Set Thinking image

Set Thinking

Recently I was in a gathering of church leaders in which we were challenged to move from ‘bounded set’ to ‘centred set’ thinking. A bounded set is one in which there is clear demarcation between those who are ‘in’ and those who are ‘out’. By contrast, in a centred set everyone is on a ‘journey’ (dread word!), which means there isn’t so much an in/out as different points towards the same destination.

I buy this, up to a point. That point is that churches should be welcoming places that strive to remove as many obstacles as possible to people coming in. I think I prefer the illustration of churches functioning either like coconuts (hard to get into, mushy inside) or peaches (soft on the outside, with a hard centre) though. Another point about centred versus bounded sets is that it ought to be possible to have robust and honest dialogue over issues, rather than a tight group-think that prevents discussion. I buy these points, though not all the way, as I think partly it is an issue of perspective: zoom in close enough and a centred set looks a lot like a bounded set, precisely because every set has a centre - and whether one feels ‘in’ or ‘out’ or even (spare us) ‘journeying’ will largely depend on how close one is to the centre.

My hesitation about fully embracing this model is also shaped by its lack of cultural critique. Centred set thinking is very po-mo: it reflects the zeitgeist of individuality and diversity, but can be blind to how what presents as individuality and diversity can actually mask a terrible conformity.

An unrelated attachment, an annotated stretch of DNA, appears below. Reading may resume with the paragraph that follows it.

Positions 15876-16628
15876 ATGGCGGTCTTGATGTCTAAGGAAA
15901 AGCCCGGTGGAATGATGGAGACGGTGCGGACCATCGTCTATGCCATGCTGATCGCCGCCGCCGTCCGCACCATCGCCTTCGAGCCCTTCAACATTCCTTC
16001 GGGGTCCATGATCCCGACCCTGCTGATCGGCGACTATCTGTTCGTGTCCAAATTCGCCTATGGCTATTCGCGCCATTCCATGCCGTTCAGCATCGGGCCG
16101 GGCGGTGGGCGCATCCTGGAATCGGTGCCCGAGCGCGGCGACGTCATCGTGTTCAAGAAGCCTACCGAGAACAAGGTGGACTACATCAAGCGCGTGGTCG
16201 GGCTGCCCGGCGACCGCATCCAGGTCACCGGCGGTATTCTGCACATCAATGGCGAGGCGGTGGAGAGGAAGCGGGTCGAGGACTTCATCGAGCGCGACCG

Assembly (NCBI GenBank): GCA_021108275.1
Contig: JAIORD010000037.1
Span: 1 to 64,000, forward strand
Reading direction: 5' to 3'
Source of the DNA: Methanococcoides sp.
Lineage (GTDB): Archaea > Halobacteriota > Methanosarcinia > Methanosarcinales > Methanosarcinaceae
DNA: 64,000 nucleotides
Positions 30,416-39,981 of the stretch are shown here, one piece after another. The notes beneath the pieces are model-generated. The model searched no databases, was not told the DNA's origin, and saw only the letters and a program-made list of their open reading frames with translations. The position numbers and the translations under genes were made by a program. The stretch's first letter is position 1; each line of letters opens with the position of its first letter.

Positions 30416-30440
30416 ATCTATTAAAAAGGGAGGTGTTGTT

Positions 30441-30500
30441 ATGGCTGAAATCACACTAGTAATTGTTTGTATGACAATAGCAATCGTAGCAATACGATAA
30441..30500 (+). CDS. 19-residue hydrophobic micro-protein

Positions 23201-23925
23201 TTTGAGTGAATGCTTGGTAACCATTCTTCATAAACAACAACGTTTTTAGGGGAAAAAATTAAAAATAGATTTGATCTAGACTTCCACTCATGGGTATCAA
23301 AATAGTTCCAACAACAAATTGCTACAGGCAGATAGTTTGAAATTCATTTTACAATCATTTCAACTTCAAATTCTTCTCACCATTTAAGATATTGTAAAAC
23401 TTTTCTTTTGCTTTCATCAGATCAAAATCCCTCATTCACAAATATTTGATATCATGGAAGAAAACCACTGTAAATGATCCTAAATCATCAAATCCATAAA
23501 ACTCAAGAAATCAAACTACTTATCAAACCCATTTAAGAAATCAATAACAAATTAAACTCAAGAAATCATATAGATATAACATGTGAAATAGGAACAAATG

By coincidence, the same day I heard the talk on bounded and centred sets I was contacted by a friend asking about something I’d posted on shame. I’d forgotten about that post, but in it I had quoted Jon Ronson:

We see ourselves as nonconformist, but I think all of this is creating a more conformist, conservative age.
‘Look!’ we’re saying. ‘WE’RE normal! THIS is the average!’
We are defining the boundaries of normality by tearing apart the people outside of it.

That’s what post-modernism does: it likes to believe it is a centred set, when in fact it is very bounded. As an example, think of the furore that erupted when gay fashion designers Dolce and Gabbana suggested that gay couples should not adopt or have children by IVF. Up to that point they looked as po-mo and centred set as anyone, but Elton John et al very quickly pointed out they had strayed well beyond the acceptable bounds of the po-mo bounded reality.

The reality is, everyone operates within bounded sets: we just need to be astute to spot where the boundaries lie, and whether they are the correct ones.

For Christians, Jesus is the centre of our set. Actually, he is for everyone, it’s just that Christians are the ones who recognise the fact. In terms of how I do life, do church, I think this should mean being more peach- than coconut-like. That means any kind of person is welcome in the wider ‘community’ of the church, and no questions are off limits. But it also means that when we submit to Christ limits are placed upon our beliefs and actions. Practically, this means (for example) that while I am happy to discuss human sexuality till the cows come home with someone exploring Christianity, I have no more room to budge on the conviction that marriage is one man, one woman, than I do on the hypostatic union.

On some issues my thinking is simply set.

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